nline casinos such as SportingBet and PartyGaming and their executives have been pursued by US law enforcement since the passage of the Unlawful Internet Gambling Enforcement Act in 2006. Despite online gambling constituting a legal gray area, undefined in terms and policy, before and after UIGEA as well, US officials have tried to bring every pressure to bear on the industry.
The original proposal from the Department of Justice to the Internet casinos was that they repay all monies earned in the US before their withdrawal from the market, and surrender executives, owners, and founders for short prison stints. While that was clearly unacceptable, the ominous and tenacious presence of the Department of Justice has worn down industry resistance to the point at which many, if not all, online casinos would gladly pay a large lump sum to be rid of the case.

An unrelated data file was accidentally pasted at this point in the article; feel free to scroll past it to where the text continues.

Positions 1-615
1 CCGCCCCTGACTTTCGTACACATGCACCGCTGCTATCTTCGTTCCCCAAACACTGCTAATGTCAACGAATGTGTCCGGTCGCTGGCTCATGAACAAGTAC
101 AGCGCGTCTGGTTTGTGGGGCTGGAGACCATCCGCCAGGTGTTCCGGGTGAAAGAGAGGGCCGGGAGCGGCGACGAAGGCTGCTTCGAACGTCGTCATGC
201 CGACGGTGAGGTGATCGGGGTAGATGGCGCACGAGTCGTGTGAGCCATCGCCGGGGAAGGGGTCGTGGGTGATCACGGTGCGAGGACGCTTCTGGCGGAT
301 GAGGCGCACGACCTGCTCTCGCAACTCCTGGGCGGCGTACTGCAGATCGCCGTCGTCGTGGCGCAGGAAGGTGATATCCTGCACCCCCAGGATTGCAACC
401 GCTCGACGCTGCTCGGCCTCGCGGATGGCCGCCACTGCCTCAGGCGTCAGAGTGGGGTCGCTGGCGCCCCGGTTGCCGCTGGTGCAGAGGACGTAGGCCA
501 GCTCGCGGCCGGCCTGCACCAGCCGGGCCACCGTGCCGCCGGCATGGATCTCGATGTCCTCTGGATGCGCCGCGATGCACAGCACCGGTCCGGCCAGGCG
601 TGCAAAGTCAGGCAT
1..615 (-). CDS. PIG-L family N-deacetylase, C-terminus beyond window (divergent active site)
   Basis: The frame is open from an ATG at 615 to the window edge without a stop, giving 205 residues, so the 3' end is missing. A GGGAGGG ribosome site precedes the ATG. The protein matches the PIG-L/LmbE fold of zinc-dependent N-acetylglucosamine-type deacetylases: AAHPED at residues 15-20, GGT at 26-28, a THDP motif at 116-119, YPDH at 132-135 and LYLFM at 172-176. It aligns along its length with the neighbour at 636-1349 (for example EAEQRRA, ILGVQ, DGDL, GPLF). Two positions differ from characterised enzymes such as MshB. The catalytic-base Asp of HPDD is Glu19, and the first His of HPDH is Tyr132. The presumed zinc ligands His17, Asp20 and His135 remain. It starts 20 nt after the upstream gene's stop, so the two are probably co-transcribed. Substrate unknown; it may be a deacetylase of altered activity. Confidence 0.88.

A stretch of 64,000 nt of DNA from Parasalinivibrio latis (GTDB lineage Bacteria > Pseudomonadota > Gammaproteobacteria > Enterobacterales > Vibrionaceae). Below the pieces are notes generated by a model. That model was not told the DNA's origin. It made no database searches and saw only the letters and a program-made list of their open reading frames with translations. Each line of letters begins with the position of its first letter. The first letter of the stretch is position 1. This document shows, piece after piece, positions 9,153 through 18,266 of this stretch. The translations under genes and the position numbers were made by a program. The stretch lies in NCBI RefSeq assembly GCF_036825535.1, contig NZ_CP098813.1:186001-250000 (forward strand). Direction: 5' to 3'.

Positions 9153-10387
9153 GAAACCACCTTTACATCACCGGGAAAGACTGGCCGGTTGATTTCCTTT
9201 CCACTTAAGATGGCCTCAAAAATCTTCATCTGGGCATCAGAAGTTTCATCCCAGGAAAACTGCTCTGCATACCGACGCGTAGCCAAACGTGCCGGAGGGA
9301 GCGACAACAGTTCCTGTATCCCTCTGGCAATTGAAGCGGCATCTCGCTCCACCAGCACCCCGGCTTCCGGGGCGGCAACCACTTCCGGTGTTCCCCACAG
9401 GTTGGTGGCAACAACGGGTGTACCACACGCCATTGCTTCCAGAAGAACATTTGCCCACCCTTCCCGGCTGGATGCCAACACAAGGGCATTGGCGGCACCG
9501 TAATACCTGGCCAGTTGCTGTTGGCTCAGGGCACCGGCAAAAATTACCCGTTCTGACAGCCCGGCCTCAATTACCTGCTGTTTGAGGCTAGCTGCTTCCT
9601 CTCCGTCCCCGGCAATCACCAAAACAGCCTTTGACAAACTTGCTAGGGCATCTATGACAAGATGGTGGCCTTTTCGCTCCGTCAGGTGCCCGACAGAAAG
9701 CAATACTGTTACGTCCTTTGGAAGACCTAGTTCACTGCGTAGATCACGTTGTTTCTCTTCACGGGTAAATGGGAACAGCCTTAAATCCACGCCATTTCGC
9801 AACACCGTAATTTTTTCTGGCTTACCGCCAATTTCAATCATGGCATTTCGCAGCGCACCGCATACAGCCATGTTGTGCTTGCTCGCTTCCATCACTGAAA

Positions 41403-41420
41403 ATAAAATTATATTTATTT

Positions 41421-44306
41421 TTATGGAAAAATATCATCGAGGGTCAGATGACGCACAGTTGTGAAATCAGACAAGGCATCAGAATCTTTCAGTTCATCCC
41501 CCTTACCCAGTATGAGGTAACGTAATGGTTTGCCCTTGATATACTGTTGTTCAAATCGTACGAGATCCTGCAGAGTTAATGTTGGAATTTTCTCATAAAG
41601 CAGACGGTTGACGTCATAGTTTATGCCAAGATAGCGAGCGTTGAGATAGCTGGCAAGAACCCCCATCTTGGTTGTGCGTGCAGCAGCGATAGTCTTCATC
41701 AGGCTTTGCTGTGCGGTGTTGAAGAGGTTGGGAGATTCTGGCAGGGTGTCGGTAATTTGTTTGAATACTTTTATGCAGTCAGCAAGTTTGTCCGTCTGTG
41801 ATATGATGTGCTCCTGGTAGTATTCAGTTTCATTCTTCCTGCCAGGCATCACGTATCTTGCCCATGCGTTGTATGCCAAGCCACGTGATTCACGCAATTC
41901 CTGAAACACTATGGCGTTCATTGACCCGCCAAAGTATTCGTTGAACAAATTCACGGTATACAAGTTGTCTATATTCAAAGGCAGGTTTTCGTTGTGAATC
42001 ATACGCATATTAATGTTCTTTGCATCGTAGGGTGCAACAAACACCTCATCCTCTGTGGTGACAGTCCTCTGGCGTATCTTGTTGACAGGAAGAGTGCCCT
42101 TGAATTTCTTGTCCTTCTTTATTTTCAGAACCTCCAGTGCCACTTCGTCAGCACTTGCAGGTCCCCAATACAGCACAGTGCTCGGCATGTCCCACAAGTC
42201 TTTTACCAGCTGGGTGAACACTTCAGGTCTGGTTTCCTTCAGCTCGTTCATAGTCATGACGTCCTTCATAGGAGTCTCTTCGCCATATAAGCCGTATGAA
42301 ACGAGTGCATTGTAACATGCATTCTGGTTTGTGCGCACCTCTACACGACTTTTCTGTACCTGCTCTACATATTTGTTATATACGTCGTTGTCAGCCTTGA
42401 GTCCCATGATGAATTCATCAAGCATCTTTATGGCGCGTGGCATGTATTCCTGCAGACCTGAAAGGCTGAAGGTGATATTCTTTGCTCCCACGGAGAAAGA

While the legality of the US case is dubious at best, the Internet gambling sites would like to not worry when employees travel through or to the United States, and they would also wish to clear the legal blotter before a potential reopening and regulation of the US industry. This would give the sites a chance to return to the lucrative American market.